Let your phone bat­tery freeze and em­brace the free­dom of a glo­ri­ously dis­con­nected ski day.

THE BEST PART ABOUT SKI­ING MIGHT NOT BE THE TURNS, THE SNOW, OR EVEN THE SCENERY. IT’S THE CHANCE TO DIS­CON­NECT FROM THE DIG­I­TAL WORLD.

SKI - - CONTENTS - By Heather Hans­man Heather Hans­man is a free­lance writer liv­ing in Seat­tle. She still hasn’t up­graded her phone.

It’s my own fault be­cause I’m a cheapskate, and I’m be­com­ing more of a Lud­dite as I get older, but my how­ever-many-gen­er­a­tions-old iPhone dies the sec­ond it gets cold th­ese days. That means most of the time I go ski­ing I’m to­tally dis­con­nected. I can shove it in my boobs to keep it warm for emer­gen­cies (stay tuned for my next in­ven­tion: brock­ets!), but for most of last win­ter, ev­ery time I went to the moun­tains I went dark. And after my first round of “did you get my text mes­sage” para­noia and how-is-any­one-go­ing-to-find-me FOMO freak out, it was great.

As a teenager, I fell in love with ski­ing be­cause I liked the way it made me feel reck­less and con­nected at the same time. I spent week­ends try­ing to keep up with the kids I wanted to be­friend or be like, high on some kind of hor­monal pubescent cock­tail of power and speed as I blun­dered down the blue ice bumps of Cas­tle Rock, cross­ing my tips.

We didn’t have phones back then and that was part of the chase. You had to be in it, on your toes and ready to jump if you didn’t want to lose the crew. No one was go­ing to wait for you, and you never knew which way the pack would head, so you had to stay close and pay at­ten­tion. On the chair we sang along to Salt-N-Pepa, played “Would You Rather?” and hollered at the skiers zip­per-lin­ing bumps below us. Some­times you could sneak a nervy slow dou­ble ride with an older boy, pray­ing that the lift wouldn’t stop. Or maybe that it would.

I don’t nec­es­sar­ily want to rocket my­self back to the em­bed­ded awk­ward­ness of high school, but I of­ten find my­self wish­ing I could hold on to that headspace when all I had to do was pay at­ten­tion.

Ski­ing, in so many ways, is caked in nos­tal­gia: sim­pler times, na­ture, no agenda, the idea that the ‘80s were peren­ni­ally sunny. It feels like the closer we get to phone-cen­tered convenience, the far­ther we get from that ideal. I don’t want to track my el­e­va­tion, I don’t want to check in, I don’t want to have to fight the urge to check work emails when I’m os­ten­si­bly getting rad. I don’t want to. But I do it com­pul­sively. So of­ten now, the only time that I’m not hy­per­con­scious of my phone is when I’m in mo­tion.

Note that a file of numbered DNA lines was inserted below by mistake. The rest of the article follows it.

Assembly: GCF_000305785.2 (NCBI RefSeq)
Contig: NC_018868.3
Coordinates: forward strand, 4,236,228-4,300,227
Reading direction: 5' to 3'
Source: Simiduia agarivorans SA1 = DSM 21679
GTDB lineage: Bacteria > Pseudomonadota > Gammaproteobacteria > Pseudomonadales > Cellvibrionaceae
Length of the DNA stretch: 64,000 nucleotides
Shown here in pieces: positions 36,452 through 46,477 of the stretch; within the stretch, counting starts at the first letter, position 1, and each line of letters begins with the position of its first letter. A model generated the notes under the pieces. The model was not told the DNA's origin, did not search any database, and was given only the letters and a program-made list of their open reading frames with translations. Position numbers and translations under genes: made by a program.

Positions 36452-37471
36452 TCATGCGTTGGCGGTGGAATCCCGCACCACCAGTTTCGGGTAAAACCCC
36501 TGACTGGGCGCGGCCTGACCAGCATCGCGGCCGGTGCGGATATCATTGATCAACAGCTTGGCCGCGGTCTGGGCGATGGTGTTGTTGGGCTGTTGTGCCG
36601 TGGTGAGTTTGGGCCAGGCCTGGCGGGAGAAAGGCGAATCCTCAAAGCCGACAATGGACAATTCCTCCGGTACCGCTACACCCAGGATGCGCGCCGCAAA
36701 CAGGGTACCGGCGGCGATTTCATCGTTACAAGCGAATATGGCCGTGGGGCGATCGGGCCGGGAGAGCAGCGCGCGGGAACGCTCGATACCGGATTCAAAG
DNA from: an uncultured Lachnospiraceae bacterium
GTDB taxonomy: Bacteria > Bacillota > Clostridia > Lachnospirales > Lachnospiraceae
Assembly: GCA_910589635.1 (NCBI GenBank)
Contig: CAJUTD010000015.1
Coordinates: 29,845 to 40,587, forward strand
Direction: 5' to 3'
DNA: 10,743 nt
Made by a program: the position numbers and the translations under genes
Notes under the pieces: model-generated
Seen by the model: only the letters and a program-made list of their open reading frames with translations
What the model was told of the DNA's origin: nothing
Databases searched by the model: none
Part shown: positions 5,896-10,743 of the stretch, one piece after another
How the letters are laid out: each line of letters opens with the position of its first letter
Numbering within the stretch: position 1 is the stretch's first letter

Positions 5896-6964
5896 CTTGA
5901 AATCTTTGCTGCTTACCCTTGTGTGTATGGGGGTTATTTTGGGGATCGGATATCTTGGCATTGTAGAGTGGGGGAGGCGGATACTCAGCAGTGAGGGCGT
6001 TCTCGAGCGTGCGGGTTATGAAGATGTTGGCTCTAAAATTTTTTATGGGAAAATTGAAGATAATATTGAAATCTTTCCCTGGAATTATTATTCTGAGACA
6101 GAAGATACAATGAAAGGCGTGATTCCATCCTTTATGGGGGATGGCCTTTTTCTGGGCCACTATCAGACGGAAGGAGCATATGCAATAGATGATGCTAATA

Sure, it’s nice to be able to text a friend to see where they’re hav­ing lunch. And I like hav­ing a camera in my pocket to cap­ture a cool mo­ment, but more and more I feel like I’m snap­ping pic­tures to prove some­thing to an au­di­ence that isn’t there in­stead of shoot­ing them so I can re­mem­ber the mo­ment, or fo­cus­ing on what I’m ac­tu­ally do­ing. I like to think of my­self as some­one who is en­gaged in the world around me, who talks to peo­ple and cares and no­tices the de­tails, but when I reach for my phone I can feel those de­tails rolling away as I scroll. It’s not just ski­ing, it shows up ev­ery­where. I’ll blink up from the screen on a bus ride and an hour will have van­ished. Do­ing that dur­ing a day of ski­ing, even if it was just for a lift ride, feels par­tic­u­larly sad. Like the loss of some­thing that used to be pure.

But if you can force your­self out of the phone zone, even if it takes some ex­ten­u­at­ing cir­cum­stances, it’s not so hard to get that headspace back. This win­ter, when I couldn’t whip out my phone on the lift, I talked to peo­ple or sat in awk­ward si­lence un­til we had some­thing to say. There’s an icy joy in that feel­ing of realness. I looked around. I no­ticed more.

I’m al­ways try­ing to fig­ure out why I love ski­ing so much, be­cause I know that it’s il­log­i­cal and ex­pen­sive and, hon­estly, a some­times a pain. I think, at the heart of it, it’s be­cause it’s so phys­i­cal. It’s all feel: the rush­ing risk of be­ing on edge too fast, or the sharp­ness of breath­ing in the moun­tains, at al­ti­tude. Those are things you’ll never be able to get from your phone.

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